Barrows, Samuel J.
The isles and shrines of Greece — Boston, 1898

Page: 102
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102 THE ISLES AND SHRINES OF GREECE

equally great statue of Zeus in the temple at Olym-
pia. It is argued also that the Greeks did not want
in their house of God anything but a " dim religious
light; " and an American architect has sought to
show that lamps were used in these solemn temples.

The great size of the door in the pronaos, some
fifteen feet broad and thirty feet high, supports
the theory that it was used for lighting the interior.
There was a smaller door by which the priests might
enter.

Karl Botticher has advanced the theory that the
Parthenon was not really a sanctuary, but a treasure
house. The slight architectural reasons presented
for this bold conjecture have been examined in de-
tail and refuted by Dorpfeld. Their force can only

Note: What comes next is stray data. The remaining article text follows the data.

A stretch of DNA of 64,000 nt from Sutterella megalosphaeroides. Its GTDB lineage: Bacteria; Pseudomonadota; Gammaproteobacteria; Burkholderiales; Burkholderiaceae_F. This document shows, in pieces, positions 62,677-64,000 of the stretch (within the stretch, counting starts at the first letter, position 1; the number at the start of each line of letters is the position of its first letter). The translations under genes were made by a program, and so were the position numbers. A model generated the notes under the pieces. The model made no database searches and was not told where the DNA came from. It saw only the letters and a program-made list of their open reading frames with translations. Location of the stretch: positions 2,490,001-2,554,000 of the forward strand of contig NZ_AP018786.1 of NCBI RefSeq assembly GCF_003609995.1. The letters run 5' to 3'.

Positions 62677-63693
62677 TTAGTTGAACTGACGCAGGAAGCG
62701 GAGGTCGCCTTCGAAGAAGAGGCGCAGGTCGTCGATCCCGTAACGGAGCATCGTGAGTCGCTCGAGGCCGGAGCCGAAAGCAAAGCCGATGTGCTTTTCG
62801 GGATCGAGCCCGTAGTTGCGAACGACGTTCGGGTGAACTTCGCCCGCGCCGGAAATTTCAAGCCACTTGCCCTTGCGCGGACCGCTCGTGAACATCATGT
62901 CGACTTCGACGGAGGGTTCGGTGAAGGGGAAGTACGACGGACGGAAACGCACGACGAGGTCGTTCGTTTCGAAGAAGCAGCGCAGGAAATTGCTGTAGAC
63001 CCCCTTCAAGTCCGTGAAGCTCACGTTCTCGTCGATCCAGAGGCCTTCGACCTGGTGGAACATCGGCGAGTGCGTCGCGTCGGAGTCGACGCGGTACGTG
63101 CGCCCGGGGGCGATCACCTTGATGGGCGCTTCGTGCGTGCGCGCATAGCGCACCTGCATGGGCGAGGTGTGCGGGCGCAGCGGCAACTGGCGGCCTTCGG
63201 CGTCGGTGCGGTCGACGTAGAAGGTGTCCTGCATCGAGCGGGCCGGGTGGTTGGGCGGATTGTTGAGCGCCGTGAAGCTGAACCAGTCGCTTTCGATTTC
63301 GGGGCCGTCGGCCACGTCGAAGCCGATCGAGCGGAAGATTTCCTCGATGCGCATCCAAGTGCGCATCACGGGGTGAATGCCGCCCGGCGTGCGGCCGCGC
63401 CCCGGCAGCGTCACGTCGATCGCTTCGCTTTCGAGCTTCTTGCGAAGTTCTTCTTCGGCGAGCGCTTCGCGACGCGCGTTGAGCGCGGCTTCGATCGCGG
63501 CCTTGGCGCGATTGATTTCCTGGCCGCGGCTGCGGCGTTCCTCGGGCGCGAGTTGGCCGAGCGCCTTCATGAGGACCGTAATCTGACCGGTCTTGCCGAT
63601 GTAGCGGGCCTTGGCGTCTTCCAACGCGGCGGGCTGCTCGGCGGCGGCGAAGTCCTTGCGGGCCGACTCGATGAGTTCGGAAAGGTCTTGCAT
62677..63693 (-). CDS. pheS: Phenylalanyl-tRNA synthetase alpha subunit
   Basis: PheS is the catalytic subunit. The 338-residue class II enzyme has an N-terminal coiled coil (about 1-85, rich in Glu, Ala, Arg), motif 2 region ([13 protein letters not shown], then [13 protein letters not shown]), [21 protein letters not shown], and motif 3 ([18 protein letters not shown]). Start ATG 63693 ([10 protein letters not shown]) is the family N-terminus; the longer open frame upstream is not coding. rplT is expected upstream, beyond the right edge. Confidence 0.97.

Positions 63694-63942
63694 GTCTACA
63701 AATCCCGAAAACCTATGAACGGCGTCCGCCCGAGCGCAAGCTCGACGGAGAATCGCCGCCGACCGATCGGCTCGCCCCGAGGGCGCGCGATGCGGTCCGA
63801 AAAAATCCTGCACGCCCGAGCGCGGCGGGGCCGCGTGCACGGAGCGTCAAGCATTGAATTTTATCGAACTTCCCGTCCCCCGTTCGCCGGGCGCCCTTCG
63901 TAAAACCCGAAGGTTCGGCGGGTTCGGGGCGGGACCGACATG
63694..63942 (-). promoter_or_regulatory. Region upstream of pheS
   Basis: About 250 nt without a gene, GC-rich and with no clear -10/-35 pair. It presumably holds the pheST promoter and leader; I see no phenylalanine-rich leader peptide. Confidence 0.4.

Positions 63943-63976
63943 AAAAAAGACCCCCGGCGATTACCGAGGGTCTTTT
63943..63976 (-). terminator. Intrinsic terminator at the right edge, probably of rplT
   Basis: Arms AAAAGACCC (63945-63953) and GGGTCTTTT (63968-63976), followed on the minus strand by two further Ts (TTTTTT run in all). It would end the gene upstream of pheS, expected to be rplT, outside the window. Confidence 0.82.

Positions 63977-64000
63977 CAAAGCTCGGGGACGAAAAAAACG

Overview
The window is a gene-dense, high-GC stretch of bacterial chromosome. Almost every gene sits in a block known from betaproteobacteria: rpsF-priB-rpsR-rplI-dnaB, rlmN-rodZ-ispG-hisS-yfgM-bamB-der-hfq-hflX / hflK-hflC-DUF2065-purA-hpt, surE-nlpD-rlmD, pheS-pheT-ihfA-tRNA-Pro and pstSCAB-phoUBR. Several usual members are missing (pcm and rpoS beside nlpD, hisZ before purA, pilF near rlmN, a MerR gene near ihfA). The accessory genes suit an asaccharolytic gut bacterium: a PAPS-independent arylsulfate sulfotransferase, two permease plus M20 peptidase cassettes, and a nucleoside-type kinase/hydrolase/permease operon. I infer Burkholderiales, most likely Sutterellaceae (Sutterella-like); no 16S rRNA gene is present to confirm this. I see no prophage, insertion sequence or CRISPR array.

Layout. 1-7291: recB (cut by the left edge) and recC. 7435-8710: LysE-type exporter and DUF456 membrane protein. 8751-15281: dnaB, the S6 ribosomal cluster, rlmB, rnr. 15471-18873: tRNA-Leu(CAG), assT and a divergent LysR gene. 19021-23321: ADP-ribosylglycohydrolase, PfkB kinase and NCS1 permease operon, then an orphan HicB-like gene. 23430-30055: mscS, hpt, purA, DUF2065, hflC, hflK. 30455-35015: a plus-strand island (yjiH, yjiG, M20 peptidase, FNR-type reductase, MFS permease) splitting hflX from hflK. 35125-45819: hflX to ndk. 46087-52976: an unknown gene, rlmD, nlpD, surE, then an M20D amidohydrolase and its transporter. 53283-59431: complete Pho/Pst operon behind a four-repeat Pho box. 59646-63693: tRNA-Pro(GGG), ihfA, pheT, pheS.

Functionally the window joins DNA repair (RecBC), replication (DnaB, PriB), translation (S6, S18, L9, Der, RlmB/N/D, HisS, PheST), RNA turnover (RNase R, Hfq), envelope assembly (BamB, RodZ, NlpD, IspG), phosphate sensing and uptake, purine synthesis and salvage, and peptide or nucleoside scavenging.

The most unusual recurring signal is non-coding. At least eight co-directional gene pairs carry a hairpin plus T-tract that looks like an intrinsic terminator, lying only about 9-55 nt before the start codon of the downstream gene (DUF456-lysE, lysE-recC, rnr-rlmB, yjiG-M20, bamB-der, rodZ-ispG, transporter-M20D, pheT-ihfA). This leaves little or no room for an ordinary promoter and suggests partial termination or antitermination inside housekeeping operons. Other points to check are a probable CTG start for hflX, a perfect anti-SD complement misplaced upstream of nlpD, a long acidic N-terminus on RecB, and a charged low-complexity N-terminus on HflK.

be fully appreciated by those who are fortunate
enough to see the building under Dr. Dorpfeld's guid-
ance, and trace with him its history revealed in
clamps, tool marks, the circles on which missing col-
umns once stood and the grooves described by hinged
doors. The changes made in the Parthenon by its
adaptation to Byzantine worship render complex and
difficult the task of distinguishing in the interior be-
tween the original and the adapted structure. It
is in just such a task that Dr. Dorpfeld's architectural
knowledge and rare powers of observation find their
opportunity. An Hellenic clamp, a tool mark or a
tell-tale circle may show the age of a stone and the
use that was made of it as clearly as if the workman
had written it in words.

But I cannot linger on the artistic and mechanical
details of this wonderful temple of worship. For the
last hundred years our knowledge of it has been con-
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